While it’s still highly unlikely that major Hollywood studios will re-route high-profile blockbusters such as F9 or Wonder Woman 1984 to video-on-demand platforms, the success of DreamWorks Animation and Universal’s Trolls World Tour is opening the door for greater experimentation. The sequel reportedly cost $90 million to produce, but because of the kinder revenue cuts of VOD, Universal may actually wind up earning more of a net profit than they did on its predecessor, which grossed nearly $350 million worldwide.
How is that possible when Trolls World Tour has not even earned one-third of the original’s gross?
Studios retain roughly 80 percent of the digital rental or purchase fee as compared to 50 percent of domestic ticket sales, according to The Wall Street Journal. Overseas, the split between studios and exhibitors is believed to be around 25 percent for the former. That is how Universal has earned upwards of $77 million in revenue from Trolls World Tour, which the outlet reports has sold $95 million in rental fees since its release earlier this month. Simply put, studios get a bigger piece of the VOD pie, which helps to offset lower overall sales. That’s a potential game-changer in an era of narrowing theatrical viability.
Again, it doesn’t make much economic sense for blockbusters that are poised to threaten the $1 billion mark to suddenly start dropping on VOD, especially if their studios haven’t already spent the bulk of their marketing budgets as was the case for Trolls World Tour. There’s simply too much money to be made otherwise for a major Marvel release of a Star Wars blockbuster.
But this win for Universal and the more generous revenue-sharing set-up does open the door for more mid-budget films to successfully launch at-home, especially during the COVID-19 pandemic. It’s partly why Warner Bros. has rerouted the animated Scoob! for a VOD release in May and why mid-budget comedies such as Judd Apatow’s The King of Staten Island and Seth Rogen’s An American Pickle (originally set for theatrical release via Sony) are set to debut on VOD and HBO Max, respectively. Artemis Fowl has been removed from the release schedule entirely and is now set for an exclusive debut on Disney+. These are safer options that presumably cover the studio’s downside.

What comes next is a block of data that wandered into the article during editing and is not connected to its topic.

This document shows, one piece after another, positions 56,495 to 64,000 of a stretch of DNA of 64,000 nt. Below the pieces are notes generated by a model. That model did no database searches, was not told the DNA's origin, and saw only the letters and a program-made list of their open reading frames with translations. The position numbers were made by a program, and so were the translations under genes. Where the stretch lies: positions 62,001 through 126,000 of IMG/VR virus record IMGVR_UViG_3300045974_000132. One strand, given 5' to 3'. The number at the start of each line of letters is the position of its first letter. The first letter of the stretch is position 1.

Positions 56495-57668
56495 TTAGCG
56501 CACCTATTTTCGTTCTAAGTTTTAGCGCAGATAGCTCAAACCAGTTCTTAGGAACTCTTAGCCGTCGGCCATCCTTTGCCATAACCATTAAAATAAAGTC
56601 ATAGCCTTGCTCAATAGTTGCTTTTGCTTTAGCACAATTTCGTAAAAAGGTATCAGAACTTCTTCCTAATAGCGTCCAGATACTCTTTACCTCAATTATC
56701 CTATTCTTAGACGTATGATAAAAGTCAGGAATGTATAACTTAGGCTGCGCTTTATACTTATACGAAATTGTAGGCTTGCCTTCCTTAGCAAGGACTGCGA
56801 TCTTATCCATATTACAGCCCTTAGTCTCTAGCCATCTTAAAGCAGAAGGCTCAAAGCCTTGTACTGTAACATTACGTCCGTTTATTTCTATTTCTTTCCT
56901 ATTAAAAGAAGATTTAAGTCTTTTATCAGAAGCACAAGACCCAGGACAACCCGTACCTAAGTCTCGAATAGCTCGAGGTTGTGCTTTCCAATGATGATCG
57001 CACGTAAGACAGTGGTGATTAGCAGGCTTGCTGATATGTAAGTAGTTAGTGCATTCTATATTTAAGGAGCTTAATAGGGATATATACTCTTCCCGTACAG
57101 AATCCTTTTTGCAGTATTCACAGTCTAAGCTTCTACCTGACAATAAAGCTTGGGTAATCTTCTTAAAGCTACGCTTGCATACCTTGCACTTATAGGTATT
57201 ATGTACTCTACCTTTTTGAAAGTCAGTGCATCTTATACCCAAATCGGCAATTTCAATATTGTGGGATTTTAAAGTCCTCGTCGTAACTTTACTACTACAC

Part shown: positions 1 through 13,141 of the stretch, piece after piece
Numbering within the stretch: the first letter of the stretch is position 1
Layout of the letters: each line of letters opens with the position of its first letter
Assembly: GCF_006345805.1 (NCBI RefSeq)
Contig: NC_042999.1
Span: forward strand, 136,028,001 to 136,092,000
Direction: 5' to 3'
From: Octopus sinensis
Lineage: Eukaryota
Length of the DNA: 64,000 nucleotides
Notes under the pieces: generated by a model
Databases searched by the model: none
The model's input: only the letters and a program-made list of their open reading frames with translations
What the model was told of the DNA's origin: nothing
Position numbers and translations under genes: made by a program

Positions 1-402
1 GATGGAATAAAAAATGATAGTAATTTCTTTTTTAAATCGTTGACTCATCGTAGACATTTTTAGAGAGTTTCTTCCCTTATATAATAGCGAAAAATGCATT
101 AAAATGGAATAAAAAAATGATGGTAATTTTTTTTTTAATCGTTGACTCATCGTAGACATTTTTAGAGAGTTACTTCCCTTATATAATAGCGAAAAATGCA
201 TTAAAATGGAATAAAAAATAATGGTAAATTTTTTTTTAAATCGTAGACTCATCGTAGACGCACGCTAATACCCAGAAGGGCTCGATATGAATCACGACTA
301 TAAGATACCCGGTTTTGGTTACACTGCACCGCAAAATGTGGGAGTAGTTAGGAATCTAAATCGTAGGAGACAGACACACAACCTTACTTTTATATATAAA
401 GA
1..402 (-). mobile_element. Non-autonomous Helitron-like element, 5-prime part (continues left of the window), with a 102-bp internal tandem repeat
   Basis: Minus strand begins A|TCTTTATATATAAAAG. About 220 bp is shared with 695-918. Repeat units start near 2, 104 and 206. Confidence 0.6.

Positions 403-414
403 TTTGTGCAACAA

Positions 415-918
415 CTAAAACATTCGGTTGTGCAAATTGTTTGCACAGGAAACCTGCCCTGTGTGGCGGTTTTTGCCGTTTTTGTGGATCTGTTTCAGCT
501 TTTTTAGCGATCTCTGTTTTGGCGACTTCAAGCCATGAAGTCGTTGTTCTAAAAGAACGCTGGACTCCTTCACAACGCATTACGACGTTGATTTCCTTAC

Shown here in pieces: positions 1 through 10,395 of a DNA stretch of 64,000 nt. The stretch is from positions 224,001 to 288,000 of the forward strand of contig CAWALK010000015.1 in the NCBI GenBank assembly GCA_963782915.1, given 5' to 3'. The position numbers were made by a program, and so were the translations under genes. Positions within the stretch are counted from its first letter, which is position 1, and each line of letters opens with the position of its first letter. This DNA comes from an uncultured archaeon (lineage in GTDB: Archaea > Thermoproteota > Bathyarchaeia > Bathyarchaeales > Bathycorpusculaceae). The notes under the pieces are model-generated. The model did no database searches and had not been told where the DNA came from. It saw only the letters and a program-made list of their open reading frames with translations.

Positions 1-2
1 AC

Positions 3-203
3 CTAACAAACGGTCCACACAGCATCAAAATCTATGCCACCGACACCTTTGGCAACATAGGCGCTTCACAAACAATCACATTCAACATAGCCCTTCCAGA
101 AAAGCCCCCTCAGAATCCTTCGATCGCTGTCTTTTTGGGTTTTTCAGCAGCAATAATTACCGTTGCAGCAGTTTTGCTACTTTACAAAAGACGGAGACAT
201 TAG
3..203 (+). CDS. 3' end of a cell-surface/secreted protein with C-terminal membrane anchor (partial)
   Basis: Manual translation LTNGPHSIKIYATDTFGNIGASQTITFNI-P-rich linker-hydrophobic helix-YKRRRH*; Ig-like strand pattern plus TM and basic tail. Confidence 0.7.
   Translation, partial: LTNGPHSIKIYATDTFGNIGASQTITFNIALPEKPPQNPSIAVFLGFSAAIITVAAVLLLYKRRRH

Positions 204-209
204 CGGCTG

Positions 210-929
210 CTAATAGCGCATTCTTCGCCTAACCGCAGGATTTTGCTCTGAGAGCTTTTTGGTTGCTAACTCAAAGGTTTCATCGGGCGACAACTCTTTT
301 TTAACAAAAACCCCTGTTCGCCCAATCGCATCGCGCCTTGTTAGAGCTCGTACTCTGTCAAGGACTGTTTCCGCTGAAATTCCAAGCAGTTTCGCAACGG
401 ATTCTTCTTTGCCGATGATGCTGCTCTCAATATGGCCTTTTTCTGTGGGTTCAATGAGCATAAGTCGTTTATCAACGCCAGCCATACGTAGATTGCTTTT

Major exhibitors still largely require an exclusive theatrical window of roughly 75 days before films can be made available on secondary markets such as digital download. That carries with it a costly marketing expense for studios with no guarantee that audiences will show up. For non-franchise fare that doesn’t guarantee a built-in audiences, studios can save hundreds of millions of dollars in marketing and theatrical costs for risky films by opting for at-home release.
The success of Trolls World Tour does not make this a certainty. It’s just one film that is off to a solid start and hardly an indicator of future change. But Hollywood is a copycat ecosystem, and other studios will begin to survey the upside of a similar strategy.